A good detective novel seems to be unique in its ability to enthrall any reader, and draw them into their fictional reality. The elements of the genre are as numerous as they are easily recognizable. The morally ambiguous, immensely intelligent detective, his bumbling but well-meaning companion, a uniquely quirky cast of suspects, inconceivable jumps in logic that still turn out to be correct, misuse of the term “deductive reasoning”, suspense, drama, ambience and the oh so thrilling climactic reveal.
Many of us would be familiar with the endeavors of Conan Doyle’s famed creation, perhaps epitomizing the genre. Many of the clichés we associate with detective media today were introduced by Doyle during his run on the Strand Magazine. Holmes’ calm logical approach to his cases, his “deductive” prowess(yes I’m still salty about that), and the stark contrast provided by Watson’s naivety have all come to be recognizable in detective stories today. But despite bringing these features to the mainstream, Doyle was not the one to come up with them.
Another giant of the field would have to be Agatha Christie, who, by the way started writing purely to prove someone wrong. Truly levels of pettiness we should all aspire to. If Doyle was a mathematician in his approach to constructing his stories, Christie was a painter. She was a master of ambience, creating unique and recognizable settings to place her characters into. She also pioneered the “whodunnit ” subgenre, a personal favourite of many mystery fans including myself. But even her brand of the quirky detective, character drama, and an undercurrent of tragedy might have been inspired by the story we’re talking today.
If, as a fan of crime, mystery, or horror you haven’t ever read Edgar Allan Poe, you my friend are missing out. Poe’s works have become cult classics of a sort, and his dark style of gothic horror still holds up nearly two centuries later. His emphasis on the macabre and the horrifying was very much a look into the tortured man. His life in fact had just as much tragedy and mystery as his creations. But it is still not very commonly known that Poe wrote perhaps the first modern detective story.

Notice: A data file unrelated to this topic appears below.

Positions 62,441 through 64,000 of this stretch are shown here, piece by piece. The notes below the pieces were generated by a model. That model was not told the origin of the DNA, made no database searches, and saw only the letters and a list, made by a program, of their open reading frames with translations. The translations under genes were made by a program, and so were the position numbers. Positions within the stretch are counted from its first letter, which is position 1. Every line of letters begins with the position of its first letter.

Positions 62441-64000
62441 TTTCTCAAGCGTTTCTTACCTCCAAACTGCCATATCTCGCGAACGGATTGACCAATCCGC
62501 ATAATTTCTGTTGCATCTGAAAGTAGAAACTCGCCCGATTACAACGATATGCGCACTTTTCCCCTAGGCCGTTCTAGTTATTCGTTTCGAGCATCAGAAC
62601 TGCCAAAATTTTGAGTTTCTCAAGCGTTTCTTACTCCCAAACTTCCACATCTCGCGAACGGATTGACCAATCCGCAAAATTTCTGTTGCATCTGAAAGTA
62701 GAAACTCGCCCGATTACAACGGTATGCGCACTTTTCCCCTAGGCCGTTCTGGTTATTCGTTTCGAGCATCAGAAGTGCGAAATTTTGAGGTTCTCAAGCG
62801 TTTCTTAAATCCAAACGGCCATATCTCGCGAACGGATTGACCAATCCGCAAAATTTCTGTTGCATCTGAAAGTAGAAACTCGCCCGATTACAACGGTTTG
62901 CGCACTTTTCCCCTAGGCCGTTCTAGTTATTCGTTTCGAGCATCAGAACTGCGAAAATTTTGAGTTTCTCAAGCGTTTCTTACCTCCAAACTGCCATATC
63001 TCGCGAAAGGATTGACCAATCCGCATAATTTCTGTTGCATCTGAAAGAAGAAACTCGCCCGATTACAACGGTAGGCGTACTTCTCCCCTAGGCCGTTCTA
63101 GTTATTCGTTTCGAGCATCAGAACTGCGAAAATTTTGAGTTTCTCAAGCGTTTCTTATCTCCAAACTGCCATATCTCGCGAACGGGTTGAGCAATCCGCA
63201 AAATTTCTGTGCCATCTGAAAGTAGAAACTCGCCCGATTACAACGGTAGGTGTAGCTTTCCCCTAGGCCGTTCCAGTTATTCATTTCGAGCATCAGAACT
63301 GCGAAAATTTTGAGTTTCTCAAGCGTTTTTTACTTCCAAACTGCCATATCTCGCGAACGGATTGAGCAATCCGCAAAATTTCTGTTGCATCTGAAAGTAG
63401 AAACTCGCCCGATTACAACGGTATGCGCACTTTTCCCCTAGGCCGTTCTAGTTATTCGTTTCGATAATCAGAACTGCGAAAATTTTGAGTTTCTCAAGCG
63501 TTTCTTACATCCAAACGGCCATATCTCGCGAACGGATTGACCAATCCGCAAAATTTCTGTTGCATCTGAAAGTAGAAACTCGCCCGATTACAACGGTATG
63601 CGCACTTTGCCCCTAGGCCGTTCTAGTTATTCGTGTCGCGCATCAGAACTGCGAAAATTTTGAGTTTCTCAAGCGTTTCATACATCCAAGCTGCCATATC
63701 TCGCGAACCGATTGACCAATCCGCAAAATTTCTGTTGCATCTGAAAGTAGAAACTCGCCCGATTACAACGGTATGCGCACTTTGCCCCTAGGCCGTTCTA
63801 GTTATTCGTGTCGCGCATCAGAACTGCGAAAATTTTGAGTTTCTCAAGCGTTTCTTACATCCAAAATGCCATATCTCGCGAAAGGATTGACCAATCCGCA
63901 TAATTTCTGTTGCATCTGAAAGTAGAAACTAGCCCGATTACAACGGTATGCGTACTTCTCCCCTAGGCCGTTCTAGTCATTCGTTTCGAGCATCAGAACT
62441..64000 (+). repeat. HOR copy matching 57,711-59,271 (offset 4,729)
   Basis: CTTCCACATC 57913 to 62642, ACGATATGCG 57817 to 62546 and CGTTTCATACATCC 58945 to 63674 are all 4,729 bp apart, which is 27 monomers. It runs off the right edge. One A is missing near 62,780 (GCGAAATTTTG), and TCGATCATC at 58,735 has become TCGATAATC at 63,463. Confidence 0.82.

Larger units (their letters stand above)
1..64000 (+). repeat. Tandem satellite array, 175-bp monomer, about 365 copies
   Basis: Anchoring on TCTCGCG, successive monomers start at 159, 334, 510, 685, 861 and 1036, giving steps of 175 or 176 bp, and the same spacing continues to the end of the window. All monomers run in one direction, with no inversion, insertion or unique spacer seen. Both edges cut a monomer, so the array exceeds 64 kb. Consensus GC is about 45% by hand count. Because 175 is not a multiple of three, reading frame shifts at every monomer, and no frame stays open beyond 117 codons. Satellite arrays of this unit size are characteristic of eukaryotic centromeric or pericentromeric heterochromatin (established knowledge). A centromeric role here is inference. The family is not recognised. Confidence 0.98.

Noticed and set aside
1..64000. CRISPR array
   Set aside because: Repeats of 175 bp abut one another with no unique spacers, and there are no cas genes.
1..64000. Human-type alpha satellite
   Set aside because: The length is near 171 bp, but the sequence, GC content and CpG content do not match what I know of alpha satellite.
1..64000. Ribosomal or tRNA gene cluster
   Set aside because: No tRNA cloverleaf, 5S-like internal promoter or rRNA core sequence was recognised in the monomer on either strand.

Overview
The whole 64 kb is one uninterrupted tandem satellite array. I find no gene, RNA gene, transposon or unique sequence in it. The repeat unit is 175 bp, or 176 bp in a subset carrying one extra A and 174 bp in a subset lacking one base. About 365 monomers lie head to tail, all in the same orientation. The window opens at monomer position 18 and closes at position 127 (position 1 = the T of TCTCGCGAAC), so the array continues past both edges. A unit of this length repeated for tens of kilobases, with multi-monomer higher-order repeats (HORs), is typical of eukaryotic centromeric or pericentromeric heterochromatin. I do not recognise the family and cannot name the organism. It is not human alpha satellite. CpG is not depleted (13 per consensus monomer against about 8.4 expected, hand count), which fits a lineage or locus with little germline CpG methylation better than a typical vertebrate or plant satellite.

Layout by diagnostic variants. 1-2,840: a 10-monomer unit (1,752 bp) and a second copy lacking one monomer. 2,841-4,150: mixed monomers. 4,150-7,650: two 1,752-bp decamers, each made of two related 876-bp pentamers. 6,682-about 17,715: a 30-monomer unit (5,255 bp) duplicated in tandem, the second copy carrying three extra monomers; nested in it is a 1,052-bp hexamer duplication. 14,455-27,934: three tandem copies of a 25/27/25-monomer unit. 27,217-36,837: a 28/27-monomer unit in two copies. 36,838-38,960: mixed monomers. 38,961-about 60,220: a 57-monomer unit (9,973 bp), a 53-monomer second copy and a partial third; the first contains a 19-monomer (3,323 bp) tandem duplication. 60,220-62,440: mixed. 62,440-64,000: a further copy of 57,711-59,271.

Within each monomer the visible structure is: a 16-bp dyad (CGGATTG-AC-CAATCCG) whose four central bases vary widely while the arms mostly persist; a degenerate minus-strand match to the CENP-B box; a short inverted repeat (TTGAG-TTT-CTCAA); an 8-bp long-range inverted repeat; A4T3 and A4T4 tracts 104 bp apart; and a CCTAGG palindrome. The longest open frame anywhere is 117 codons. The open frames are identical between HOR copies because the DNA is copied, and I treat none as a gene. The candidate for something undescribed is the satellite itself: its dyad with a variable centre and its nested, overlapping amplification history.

The Murders in the Rue Morgue was a short story published in Graham’s Magazine in 1841, and it introduced us to C. Auguste Dupin, a detective with a method hauntingly similar to Sherlock Holmes’ and a partner only slightly more perceptive than his. Poe’s mastery of the macabre also comes through in the particular brutality of the murders. Our detective starts of being mysterious and proves his smarts with a quick demonstration of his reasoning. Our narrator is duly impressed and the plot unfolds.
Honestly, reading with the knowledge of how early this was in the genre, it is truly surprising how many of its elements have come to become recognizable clichés now. First person narration from the detective’s “assistant”, the ludicrous reveal being followed up by a smug explanation and even the surprising method/culprit. Especially the last part. I wont spoil it, but you wouldn’t believe me if I did.
It is a very insightful read and I would recommend it to any fan of detective media. Plus, you also get the right to say you’ve read “The very first detective story”. Sorta.
Also freaking Batman is canonically a fan of Dupin, mentioning his third appearance in “The Purloined Letter”. So…
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